C.S. Lewis, The Discarded Image
“Before leaving Statius I cannot forbear adding a paragraph(which the incurious are invited to skip) on a mere curiosity. In the fourth Book of the Thebaid he alludes to a deity he will not name-‘the sovereign of the threefold world ‘ (516). The same anonymous power is probably meant in Lucan’s Pharsalia (vi, 744) where the witch, conjuring a reluctant ghost back into the corpse, threatens it with Him
quo numquam terra vocato
Non concussa tremit, qui Gorgona cernit apertam.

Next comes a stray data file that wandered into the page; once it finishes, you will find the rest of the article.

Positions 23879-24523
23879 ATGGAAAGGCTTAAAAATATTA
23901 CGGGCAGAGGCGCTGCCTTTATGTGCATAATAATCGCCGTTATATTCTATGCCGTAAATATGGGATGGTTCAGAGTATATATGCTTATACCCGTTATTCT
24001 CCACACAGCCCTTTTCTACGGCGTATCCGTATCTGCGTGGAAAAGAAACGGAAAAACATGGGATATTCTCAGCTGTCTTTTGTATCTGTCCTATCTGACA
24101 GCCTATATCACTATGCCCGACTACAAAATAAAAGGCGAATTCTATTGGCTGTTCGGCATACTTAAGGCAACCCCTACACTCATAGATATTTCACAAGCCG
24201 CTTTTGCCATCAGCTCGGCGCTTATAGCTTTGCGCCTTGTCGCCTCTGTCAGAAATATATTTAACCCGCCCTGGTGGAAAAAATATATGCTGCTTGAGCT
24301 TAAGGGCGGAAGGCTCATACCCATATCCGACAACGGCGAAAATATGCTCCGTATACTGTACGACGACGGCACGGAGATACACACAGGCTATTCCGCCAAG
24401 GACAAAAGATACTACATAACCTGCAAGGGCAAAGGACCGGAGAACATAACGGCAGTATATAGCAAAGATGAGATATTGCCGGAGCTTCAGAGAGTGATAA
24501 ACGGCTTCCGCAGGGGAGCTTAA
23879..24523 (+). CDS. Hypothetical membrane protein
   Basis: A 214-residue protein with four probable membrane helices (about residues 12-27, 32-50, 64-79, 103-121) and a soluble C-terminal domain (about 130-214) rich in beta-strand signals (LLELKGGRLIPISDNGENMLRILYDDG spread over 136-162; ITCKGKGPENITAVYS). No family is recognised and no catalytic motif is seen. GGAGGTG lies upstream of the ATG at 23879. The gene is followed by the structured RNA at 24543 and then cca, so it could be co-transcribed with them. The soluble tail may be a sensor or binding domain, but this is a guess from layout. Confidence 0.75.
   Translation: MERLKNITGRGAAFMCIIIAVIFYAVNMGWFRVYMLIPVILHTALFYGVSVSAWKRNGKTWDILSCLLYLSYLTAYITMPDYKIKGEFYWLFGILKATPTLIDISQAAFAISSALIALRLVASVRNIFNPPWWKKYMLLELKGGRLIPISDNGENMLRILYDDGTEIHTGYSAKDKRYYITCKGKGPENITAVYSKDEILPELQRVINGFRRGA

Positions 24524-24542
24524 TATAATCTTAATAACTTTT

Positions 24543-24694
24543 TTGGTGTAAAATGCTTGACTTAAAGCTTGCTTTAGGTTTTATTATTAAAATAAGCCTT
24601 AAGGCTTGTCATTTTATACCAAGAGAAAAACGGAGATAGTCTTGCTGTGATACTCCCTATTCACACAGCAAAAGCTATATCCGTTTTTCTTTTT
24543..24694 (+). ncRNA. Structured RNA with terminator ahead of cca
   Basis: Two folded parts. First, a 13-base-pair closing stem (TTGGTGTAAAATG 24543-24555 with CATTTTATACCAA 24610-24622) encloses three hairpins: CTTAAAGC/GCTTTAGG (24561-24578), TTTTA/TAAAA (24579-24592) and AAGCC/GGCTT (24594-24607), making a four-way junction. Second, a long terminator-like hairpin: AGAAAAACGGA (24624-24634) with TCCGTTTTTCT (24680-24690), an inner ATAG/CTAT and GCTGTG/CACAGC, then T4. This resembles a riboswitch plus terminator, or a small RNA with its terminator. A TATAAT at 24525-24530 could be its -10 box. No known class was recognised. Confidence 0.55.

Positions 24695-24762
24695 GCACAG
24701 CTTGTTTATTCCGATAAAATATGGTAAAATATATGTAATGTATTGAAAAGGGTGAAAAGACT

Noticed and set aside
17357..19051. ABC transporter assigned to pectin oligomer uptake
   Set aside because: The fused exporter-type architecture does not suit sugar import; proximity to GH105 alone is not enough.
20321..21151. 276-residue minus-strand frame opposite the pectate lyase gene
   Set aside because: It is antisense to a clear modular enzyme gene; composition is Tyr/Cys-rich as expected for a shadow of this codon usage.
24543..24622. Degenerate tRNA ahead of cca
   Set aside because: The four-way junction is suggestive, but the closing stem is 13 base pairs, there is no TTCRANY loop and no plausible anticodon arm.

Lactantius in his commentary on the Thebaid says that Statius ‘ means δημιουργόν, the god whose name it is unlawful to know’. This is plain sailing: the demiurge (workman) being the Creator in the Timaeus. But there are two variants in the manuscripts; one is demogorgona, the other demogorgon. From the latter of these corruptions later ages evolved a completely new deity, Demogorgon, who was to enjoy a distinguished literary career in Boccaccio’ s Genealogy of the Gods, in Spenser, in Milton, and in Shelley. This is perhaps the only time a scribal blunder underwent an apotheosis.”